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Mar 04

3 things we learned from increasing gender diversity in the workplace

The benefits of gender diversity in the workplace are many. But it’s no secret the tech industry is still behind on the gender-diversity front. We’re incredibly proud that Choozle, as a medium-sized company with 54 people, has achieved gender diversity across the board, from leadership to engineering roles.

Overall, women make up 53.7 percent of the workforce at Choozle. They also make up 55.6 percent of leadership roles, 50 percent of development roles, and 60 percent of sales roles.

Here’s what we’ve learned along the way to becoming a gender-diverse tech company, including some thoughts from our CEO Andrew Fischer on the business benefits of gender diversity in the workplace and advice from four women at Choozle on growing your career in the tech industry.

Total employees

  • Women
  • Men

Leadership roles

  • Women
  • Men

3 benefits of gender diversity in the workplace

1. Gender-diverse teams bring more creativity during the ideation process. 

The trouble with homogeneous teams is that they really can’t innovate when everyone shares the same background and, consequently, lacks the perspective to solve for a particular problem. Nowadays, it takes more than just technical know-how to make a game-changing product. Innovation requires a diversity of thinking.

A study by Harvard Business Review even found that gender-diverse teams are quicker to get new technologies into the market.

2. Create gender diversity not just at the team-level but at the top as well.

Just as teams lacking gender diversity in the workplace aren’t as effective at innovating, the same goes for leadership. The Global Leadership Forecast, a study that looked at demographic data from over 2,400 organizations in 54 countries, suggests that gender diversity can increase a business’s bottom line and accelerate company growth.

3. Stay persistent and avoid complacency. 

Yes, overall, the U.S. workforce is becoming more diverse. Still, the tech sector has been slower to catch up, especially at major tech companies where the gender diversity gap is staggering. While a business might become profitable, it won’t see long-term success or reach its potential if the company lacks gender diversity. Companies should be careful not to let today’s success create complacency on their initiative to increase gender diversity.

“Knowledge is power, especially within ever-changing tech industries, and it’s immediately within your control. I’ve found that growth-stage companies provide an equalizing ground because there is too much to achieve in too short a time–all helping hands are appreciated. Finally, having senior-level mentors, female & male, who can, beyond providing insight, help open doors to key opportunities will make a huge impact on your career trajectory.”- Rachel Mimken, VP of Operations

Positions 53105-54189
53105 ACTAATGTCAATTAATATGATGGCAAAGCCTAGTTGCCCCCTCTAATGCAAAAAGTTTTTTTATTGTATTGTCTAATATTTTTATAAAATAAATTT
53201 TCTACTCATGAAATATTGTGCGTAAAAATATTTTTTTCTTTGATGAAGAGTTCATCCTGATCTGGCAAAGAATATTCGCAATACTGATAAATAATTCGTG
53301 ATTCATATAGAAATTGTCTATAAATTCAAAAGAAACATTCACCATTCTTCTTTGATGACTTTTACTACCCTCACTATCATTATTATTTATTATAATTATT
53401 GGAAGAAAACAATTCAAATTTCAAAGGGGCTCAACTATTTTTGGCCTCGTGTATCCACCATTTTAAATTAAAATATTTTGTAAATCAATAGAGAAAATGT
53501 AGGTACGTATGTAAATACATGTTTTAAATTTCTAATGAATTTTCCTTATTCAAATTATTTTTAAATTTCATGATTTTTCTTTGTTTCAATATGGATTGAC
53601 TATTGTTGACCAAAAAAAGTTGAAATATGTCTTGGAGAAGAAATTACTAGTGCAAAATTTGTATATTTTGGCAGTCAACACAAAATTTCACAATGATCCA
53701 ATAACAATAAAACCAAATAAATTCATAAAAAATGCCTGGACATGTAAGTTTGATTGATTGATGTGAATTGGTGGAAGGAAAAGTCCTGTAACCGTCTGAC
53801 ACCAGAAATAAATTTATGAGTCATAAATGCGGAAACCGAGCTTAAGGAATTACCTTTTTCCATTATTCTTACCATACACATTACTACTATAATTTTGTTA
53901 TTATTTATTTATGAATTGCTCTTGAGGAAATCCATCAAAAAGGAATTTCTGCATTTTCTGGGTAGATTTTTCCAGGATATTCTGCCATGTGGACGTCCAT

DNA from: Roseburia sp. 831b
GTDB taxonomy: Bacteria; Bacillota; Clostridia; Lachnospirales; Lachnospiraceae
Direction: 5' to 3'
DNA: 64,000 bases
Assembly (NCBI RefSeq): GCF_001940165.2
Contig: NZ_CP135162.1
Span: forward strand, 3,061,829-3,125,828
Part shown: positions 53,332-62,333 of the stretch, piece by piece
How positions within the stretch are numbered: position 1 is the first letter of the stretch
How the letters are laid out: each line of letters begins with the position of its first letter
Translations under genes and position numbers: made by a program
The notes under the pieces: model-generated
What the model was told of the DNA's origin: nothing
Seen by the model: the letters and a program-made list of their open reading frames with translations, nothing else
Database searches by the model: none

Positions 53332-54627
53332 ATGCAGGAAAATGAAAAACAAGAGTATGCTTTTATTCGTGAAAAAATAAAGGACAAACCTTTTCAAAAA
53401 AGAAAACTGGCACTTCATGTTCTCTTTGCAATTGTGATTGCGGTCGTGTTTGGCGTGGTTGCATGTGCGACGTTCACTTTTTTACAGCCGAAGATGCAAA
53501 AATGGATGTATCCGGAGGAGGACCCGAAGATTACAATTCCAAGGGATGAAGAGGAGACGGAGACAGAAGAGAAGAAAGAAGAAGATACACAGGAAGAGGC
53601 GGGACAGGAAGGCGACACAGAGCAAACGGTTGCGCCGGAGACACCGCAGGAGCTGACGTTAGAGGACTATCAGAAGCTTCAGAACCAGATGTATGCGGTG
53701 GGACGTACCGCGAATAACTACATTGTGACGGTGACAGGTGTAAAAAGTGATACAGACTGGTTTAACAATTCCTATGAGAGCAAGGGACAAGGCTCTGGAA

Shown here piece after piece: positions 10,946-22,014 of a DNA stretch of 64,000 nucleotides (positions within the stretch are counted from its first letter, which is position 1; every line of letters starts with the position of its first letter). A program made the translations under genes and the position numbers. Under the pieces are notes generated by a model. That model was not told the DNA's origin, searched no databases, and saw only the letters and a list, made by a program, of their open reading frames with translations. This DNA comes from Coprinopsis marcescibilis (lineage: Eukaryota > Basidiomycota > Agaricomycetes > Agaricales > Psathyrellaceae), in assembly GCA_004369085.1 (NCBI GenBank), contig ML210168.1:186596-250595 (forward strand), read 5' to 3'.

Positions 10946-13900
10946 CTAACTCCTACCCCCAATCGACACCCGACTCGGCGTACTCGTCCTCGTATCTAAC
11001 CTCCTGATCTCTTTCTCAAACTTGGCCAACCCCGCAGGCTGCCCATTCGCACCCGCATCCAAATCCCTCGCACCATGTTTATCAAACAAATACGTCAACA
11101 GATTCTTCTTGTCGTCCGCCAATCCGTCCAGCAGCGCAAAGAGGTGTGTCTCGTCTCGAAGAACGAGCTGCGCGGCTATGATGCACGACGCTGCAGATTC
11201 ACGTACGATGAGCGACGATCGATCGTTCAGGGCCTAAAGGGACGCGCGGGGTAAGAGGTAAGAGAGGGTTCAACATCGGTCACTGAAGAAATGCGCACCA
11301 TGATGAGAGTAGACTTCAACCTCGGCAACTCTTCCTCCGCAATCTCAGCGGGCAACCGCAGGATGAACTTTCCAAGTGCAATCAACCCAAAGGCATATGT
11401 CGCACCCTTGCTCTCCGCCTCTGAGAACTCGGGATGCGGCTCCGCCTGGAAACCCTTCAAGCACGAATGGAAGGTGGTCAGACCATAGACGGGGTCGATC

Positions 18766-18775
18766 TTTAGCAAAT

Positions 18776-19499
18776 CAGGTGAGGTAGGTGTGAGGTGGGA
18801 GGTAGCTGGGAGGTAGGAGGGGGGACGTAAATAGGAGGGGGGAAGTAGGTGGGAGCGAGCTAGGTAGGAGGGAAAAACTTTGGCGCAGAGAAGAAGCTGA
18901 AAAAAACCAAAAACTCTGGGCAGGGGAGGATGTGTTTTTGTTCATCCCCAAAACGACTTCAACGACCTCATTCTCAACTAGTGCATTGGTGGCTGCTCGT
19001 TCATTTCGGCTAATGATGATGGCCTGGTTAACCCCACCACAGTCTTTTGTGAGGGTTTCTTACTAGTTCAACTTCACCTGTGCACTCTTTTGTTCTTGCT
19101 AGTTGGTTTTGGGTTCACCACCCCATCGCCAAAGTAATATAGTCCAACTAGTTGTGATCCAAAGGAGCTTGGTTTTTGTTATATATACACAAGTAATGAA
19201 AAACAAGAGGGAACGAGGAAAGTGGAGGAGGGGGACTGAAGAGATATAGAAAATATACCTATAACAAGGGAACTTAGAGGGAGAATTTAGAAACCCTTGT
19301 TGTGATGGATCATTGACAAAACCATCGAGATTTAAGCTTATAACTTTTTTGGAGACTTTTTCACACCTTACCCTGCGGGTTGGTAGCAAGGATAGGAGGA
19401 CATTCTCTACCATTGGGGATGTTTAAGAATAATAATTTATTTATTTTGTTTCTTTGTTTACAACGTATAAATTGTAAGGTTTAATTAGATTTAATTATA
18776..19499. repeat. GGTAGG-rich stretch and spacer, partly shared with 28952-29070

“You belong! Within any industry, including tech, some women can feel the pressure to fit their personality, presence, and appearance into the pre-determined stereotypes of how women should be. It is hard to fight off impostor syndrome and the nagging feeling that you don’t belong. But I am here to tell you that you do belong and your strengths and perspectives are needed. When I started working in the tech industry, I was the only woman in the room for a while. You know, where you rarely saw another soul in the ladies' room and on too many occasions was mistaken for someone’s assistant. I had to constantly remind myself that I belonged and deserved all the success that was given to me. If anything, all women should practice saying these words out loud: ‘I’m proud of what I’ve accomplished and belong based on my strengths and perspective.’”- Megan Sullivan-Jenks, Senior Director of Brand & Product Marketing
“Get involved in your local tech community! I've met a ton of great people by going to tech industry meetups and classes at General Assembly, Denver Startup Week, and Colorado Product. If you're not sure where to start, search Meetup.com for different groups in your area.”- Julie Pifer, Product Manager
“As an engineer, there were many times in my career when I was the only woman in the room. Not just at work, but also outside of work at meetups. There was one time I attended a CTO meetup in New York and got asked if I was a designer. In these moments, I had to fight back against falling into imposter syndrome. It's a natural response when no one else in the room looks like you. My advice is to remember that you belong, speak with confidence & authority, and be proud to be the only woman in the room.``- Genevieve Bulger, Director of Engineering
“Many companies focus on gender diversity simply from the point of view of equality. And whereas providing great career opportunities is absolutely the right thing to do, it is also smart business. Every major study shows that diversity in the workplace contributes materially to increased creativity, innovation, and overall profitability. And for Choozle, it’s also a key contribution to our cultural identity–both internally and externally. With our efforts to maintain and grow gender diversity across all teams including our engineering group, it bolsters our reputation and continues our momentum of recruiting and retaining excellent team members. These efforts include community involvement and sponsorship of several local female-focused tech events such as Women in Tech, Women in Product, and Together Digital. And internally, Choozle provides an education stipend to all team members so they can level up their training or attend conferences.”- Andrew Fischer, Co-founder & CEO
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About The Author

Hannah Middleton is the Content Manager at Choozle, where she writes about how to get the most out of self-serve programmatic advertising tools. She’s on Team Oxford Comma.